A Higher StandardPosted: February 23, 2014
Jesus sure didn’t sugar coat the gospel. He put it right out there. Grow up! Love your enemies! Golly Jesus do you really mean that? I keep hoping maybe Jesus will take it back. As our prayer of confession said this morning, “There are people I don’t want to love, or help, or understand. They have hurt me. They make me angry.”
And how does Jesus respond to me? “In a word, what I’m saying is, Grow up.” The problem is Jesus calls us to a higher standard. Taking an eye for an eye only leaves the whole world blind, but loving enemies is not our natural reaction. When someone goes after us, the old fight flight response takes over. Go ahead, make my day. Don’t get mad, get even. But no! Jesus says, control your temper, count to ten and then be kind in return.
WHAT KINDNESS FOR AN ENEMY?
I want you to stop right now and think about someone with whom you have a hard time. Maybe someone who has done you wrong, or hurt your feelings, gives you a hard time every chance they get. What do you most dislike about that person? Now think about what kindness could you perform toward that person? What do they do that irritates you the most? Now I’m not talking about making a chocolate pie like in the film the help. What genuine kindness could you direct toward that person with whom you have a hard time? It doesn’t have to be a big kindness. It doesn’t have to be an invitation to let them walk all over you – just some little gesture of love or understanding you might offer to that difficult person.
GET THE BEST OF EVIL BY DOING GOOD
Paul wrote to the church in Rome: Romans 12:17-19 Don’t hit back; discover goodness in everyone. If you’ve got it in you, get along with everybody. Don’t insist on getting even; that’s not for you to do. “I’ll do the judging,” says God. “I’ll take care of it.”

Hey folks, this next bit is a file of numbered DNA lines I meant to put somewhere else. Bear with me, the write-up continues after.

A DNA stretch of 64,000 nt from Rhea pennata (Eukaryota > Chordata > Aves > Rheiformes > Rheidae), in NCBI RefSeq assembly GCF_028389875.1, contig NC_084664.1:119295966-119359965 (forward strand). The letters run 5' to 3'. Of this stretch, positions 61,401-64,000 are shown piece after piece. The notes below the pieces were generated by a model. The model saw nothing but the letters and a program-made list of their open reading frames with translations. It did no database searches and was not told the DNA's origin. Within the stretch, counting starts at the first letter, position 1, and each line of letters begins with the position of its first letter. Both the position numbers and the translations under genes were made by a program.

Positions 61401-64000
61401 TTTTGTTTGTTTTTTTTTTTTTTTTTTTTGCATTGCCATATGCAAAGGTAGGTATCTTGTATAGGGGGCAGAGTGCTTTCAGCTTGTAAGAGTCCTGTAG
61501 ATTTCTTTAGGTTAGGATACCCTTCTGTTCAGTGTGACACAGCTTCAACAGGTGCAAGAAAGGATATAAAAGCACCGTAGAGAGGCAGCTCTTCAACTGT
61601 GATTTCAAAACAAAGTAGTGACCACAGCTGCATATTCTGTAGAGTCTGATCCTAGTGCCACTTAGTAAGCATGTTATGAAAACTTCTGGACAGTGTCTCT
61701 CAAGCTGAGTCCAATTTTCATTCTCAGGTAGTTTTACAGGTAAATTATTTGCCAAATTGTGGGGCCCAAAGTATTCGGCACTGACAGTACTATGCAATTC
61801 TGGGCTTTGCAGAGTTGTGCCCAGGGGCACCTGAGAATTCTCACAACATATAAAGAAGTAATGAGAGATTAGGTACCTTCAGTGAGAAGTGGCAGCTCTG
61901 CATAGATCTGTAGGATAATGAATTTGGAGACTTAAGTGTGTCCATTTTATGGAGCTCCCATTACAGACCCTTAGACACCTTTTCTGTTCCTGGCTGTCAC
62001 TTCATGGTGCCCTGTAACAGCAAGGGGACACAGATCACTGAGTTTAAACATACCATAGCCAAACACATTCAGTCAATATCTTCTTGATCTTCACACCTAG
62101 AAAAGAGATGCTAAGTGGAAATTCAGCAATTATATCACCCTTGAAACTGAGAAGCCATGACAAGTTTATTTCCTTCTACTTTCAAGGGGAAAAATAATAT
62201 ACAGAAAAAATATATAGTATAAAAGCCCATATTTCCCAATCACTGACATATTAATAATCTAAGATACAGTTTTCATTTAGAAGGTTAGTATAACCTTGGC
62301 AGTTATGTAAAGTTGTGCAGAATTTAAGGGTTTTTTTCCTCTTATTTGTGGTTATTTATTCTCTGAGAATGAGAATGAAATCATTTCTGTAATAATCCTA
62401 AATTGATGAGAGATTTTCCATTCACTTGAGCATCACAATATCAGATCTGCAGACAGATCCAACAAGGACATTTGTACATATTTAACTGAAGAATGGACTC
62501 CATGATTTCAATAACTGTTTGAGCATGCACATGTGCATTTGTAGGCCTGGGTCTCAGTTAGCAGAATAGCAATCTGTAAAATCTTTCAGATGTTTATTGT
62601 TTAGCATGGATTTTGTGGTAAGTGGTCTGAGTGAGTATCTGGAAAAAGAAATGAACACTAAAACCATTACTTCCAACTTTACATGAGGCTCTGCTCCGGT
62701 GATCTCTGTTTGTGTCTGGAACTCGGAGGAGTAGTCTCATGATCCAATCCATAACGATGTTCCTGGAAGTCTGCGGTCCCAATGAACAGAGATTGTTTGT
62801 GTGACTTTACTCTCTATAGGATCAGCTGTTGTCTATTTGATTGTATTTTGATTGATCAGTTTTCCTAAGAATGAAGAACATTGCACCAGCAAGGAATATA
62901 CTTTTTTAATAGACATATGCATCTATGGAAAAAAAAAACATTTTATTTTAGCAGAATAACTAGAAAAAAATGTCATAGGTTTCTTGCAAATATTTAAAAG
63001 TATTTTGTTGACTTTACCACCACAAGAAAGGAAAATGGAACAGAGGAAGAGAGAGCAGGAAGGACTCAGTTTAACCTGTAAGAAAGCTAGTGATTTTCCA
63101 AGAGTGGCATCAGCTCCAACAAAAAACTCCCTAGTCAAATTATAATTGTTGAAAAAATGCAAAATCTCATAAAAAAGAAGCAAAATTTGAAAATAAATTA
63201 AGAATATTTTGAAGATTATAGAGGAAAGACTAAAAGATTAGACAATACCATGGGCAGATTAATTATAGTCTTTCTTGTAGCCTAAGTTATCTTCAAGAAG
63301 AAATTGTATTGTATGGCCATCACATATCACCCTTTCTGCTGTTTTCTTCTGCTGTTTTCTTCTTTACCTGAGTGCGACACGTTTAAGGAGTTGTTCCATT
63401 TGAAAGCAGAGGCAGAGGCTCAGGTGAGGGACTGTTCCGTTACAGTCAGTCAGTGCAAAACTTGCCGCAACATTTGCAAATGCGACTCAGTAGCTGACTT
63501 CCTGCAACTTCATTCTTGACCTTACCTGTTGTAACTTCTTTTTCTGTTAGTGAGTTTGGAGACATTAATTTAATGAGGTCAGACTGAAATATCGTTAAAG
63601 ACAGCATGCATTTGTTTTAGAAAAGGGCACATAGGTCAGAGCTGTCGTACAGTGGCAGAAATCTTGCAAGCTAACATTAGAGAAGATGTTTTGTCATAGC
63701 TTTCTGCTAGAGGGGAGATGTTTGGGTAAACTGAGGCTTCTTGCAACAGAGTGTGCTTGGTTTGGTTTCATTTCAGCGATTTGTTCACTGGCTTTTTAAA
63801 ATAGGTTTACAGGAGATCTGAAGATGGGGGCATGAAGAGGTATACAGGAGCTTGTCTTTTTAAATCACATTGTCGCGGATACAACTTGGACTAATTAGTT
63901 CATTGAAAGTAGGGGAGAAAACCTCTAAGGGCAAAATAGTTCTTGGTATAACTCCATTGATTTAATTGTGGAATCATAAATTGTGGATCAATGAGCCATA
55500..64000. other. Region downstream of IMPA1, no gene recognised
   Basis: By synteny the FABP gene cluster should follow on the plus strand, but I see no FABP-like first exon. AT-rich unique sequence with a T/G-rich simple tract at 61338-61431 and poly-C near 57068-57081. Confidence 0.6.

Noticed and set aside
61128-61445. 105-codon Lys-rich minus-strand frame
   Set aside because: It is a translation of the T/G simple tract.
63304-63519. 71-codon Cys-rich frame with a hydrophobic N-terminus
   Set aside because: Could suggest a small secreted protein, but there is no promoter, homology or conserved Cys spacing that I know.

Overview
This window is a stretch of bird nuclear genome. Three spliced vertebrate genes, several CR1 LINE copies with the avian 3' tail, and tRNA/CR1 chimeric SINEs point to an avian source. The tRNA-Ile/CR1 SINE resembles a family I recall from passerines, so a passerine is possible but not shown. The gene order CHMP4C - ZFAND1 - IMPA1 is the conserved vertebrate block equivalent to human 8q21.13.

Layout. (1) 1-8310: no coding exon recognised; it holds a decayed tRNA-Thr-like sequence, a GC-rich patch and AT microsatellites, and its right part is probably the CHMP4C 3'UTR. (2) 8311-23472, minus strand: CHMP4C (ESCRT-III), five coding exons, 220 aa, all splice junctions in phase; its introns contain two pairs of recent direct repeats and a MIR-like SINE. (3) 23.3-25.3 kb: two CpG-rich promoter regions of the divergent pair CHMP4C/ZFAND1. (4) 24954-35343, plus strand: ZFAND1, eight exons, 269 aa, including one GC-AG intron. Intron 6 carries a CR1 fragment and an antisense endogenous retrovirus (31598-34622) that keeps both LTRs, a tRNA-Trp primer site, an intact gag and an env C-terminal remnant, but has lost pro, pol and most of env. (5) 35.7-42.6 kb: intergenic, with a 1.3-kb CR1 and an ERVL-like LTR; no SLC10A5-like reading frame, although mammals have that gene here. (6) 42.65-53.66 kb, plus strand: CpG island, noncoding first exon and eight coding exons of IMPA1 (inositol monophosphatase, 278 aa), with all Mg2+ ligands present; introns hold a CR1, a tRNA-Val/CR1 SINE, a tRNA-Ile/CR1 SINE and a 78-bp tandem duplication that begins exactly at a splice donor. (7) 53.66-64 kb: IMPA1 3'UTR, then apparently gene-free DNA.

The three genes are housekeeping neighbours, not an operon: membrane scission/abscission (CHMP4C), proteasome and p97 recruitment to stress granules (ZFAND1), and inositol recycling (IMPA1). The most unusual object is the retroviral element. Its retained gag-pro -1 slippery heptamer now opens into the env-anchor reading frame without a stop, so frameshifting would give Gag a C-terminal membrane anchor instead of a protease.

20-21 Our Scriptures tell us that if you see your enemy hungry, go buy that person lunch, or if he’s thirsty, get him a drink. Your generosity will surprise him with goodness. Don’t let evil get the best of you; get the best of evil by doing good.
ANGER DISTORTS OUR JUDGMENT
So why do we have such trouble following Paul’s advice? Because once anger gets ahold of us our perceptions and our judgment become distorted. We literally can’t see straight. And that reminds me of the story about Dave who was playing golf with his pastor.
Dave, had a terrible temper, and he was playing a round of golf with his pastor. After leaving three straight putts on the edge of the cup, Dave exploded. “I missed!” he screamed. “How could I miss?” With that he heaved his putter into a nearby lake, kicked a wheel on the golf cart and drove his fist into a nearby tree.
The pastor was shocked. “I have never seen such a terrible display of anger,” he said to Dave. “Don’t you know that God disapproves of angry outbursts like that? I have heard that there are angels whose one assignment is to search out people who express their anger so ferociously and to send lightning bolts from heaven to burn them to a crisp.”
HOW COULD I MISS?
Dave was embarrassed. Heeding the warning of the pastor, on the next few holes, he managed to control himself. However, on the last three holes his putting failed him again. When the last putt veered off to the right just in front of the hole, Dave went crazy. “I missed!” he screamed. “How could I miss?” He broke his club across his knee and threw it as far as he could, he kicked up several large clumps of dirt on the edge of the green, and once more drove his fist into a nearby tree.
Suddenly the sky grew dark as an ominous cloud passed over. There was a clap of thunder and an awesome burst of lightning-and the pastor was burned to a crisp!
HOW COULD I MISS?
An eerie silence filled the golf course, and all that could be heard was a quiet voice from heaven: “I missed! How could I miss?”
LOSE THE IMAGE OF AN ANGRY JUDGMENTAL GOD
Maybe that is part of the problem. God is so often portrayed as an angry God – sinners in the hands of an angry God. I think that is why our commitment to welcome everyone, no matter who you are or where you are on life’s journey is so important. The proponents of the vengeful god believe that fear is more compelling that love. We need to help people lose the image of the angry vengeful, judgmental god and embrace the God of love, peace and acceptance Jesus came to proclaim. God is Love.
GIVING UP ANGER IS HEALTHY FOR US